Muni’s 1070 class cars were originally built for Twin City Rapid Transit (TCRT) in Minneapolis-St. Paul. In 1953, 30 of those TCRT cars, still almost new by PCC standards, were sold to Newark, New Jersey (from which Muni purchased these 11 in 2004). The following year, another 91 TCRT PCCs, identical to No. 1072, traded chilly Minnesota for balmy Mexico City, where they soldiered on until the 1980s.
With No. 1072 now in service, only two of the 1070 class have not yet carried passengers on the F-line, though both are expected to within the next week or so: No. 1073, coincidentally also honoring a Mexican city, Juarez (along with El Paso, where it was based — the line there crossed the international border), and No. 1070, painted in the livery it originally wore in Newark.
With Birmingham PCC No. 1077 back in San Francisco for testing following rewiring, only No. 1076, honoring Washington D.C., remains at Brookville among the 1070 class of single-ended PCCs. (We’ll have an update on the four original Muni double-ended PCCs at Brookville in a future post.)
Long live the streetcar of Mexico — on Muni’s F-line!
Muni PCC No. 1040 at Van Ness Avenue March 12, 2012, on its first day back in passenger service. Matt Lee photo.
The last of 5,000 streamlined PCC streetcars built in North America is carrying passengers again…on the F-line. Muni’s No. 1040, originally delivered in 1952, entered passenger service today a bit ahead of schedule. It had completed the minimum 1,000 of miles of testing after being completely rebuilt by Brookville Equipment Company in Pennsylvania, but was waiting for a Clipper fare card reader to be installed when it was needed on the street to fill a run this morning, so out it went. It’s still out as this is written at 9 p.m. We wrote about what makes this car so special back in December, when it arrived back in San Francisco. It last carried passengers shortly after the F-line opened in 1995, when a history-minded operator would slip it out of the yard. It already looked faded and tired, especially compared to the then-newly renovated PCCs Muni had bought from Philadelphia for initial F-line service. It only ran a handful of times before its lack of wheelchair access (unlike the restored PCCs) and its shabby appearance put it back in the barn. Now, it’s fully ADA compliant, and glistens like its delivery day almost 60 years ago!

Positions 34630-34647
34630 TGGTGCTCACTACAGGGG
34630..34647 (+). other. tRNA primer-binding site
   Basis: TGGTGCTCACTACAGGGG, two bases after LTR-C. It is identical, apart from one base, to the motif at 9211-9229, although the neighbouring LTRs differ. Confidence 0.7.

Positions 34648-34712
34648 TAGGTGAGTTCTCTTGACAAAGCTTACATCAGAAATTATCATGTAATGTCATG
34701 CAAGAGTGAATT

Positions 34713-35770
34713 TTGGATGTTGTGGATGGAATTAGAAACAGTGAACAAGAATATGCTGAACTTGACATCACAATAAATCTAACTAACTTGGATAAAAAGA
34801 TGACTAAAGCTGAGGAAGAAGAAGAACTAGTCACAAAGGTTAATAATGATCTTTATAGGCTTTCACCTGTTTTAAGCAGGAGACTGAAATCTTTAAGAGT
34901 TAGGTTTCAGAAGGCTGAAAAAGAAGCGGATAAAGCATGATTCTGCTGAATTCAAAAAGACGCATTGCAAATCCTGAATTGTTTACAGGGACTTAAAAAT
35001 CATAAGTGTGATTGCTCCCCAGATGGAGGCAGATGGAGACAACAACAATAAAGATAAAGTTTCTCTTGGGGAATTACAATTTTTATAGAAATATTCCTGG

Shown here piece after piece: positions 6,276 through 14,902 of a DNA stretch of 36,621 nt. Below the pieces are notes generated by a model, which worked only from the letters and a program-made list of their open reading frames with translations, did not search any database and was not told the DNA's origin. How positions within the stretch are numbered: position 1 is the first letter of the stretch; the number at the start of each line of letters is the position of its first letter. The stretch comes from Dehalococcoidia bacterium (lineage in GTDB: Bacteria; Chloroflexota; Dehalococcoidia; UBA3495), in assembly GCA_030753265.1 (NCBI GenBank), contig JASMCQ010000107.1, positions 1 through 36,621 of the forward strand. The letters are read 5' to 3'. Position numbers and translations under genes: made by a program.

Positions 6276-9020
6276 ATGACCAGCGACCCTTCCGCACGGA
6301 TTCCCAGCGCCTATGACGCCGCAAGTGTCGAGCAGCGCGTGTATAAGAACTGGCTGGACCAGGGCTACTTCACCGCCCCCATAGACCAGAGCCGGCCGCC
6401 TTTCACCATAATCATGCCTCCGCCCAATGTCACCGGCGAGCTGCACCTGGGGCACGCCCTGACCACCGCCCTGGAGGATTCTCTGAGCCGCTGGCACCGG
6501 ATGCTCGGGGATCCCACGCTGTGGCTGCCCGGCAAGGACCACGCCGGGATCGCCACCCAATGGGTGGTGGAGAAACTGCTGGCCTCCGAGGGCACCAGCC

Market Street Railway members (and only our members) will get the first shot at riding this car on a great excursion from the Ferry Building to the zoo and back on the F, J, K, L, and M lines on Sunday, April 15. Watch your mailboxes for that charter information and an even more exciting one that everyone’s been waiting for. If you’re not a member, it’s not too late to sign up so you’re eligible for these great charters.
When Los Angeles Railway bought its first PCC in 1937, they pulled off a publicity coup by getting then-child star Shirley Temple to unveil it. Today, that first PCC has been fully restored by the Orange Empire Railway Museum in Riverside County, former Ambassador Shirley Temple Black lives in retirement on the Peninsula, and the spirit of that pioneering PCC is reflected in the F-line fleet by No. 1052. It’s just back on the street after Muni’s shops gave it… — Read More
Restored Muni PCC No. 1040 at Muni Metro East, December 15, 2011. (Yes, it can run the outer end of the L-Taraval line, and others, too.) Click photos to enlarge. During its “first life” at Muni, PCC No. 1040 was always the kid, the youngest in the fleet. Indeed, it is historic for being the last of nearly 5,000 streetcars of this type built in the U.S., coming off the assembly line at St. Louis Car Company in 1952. Now,… — Read More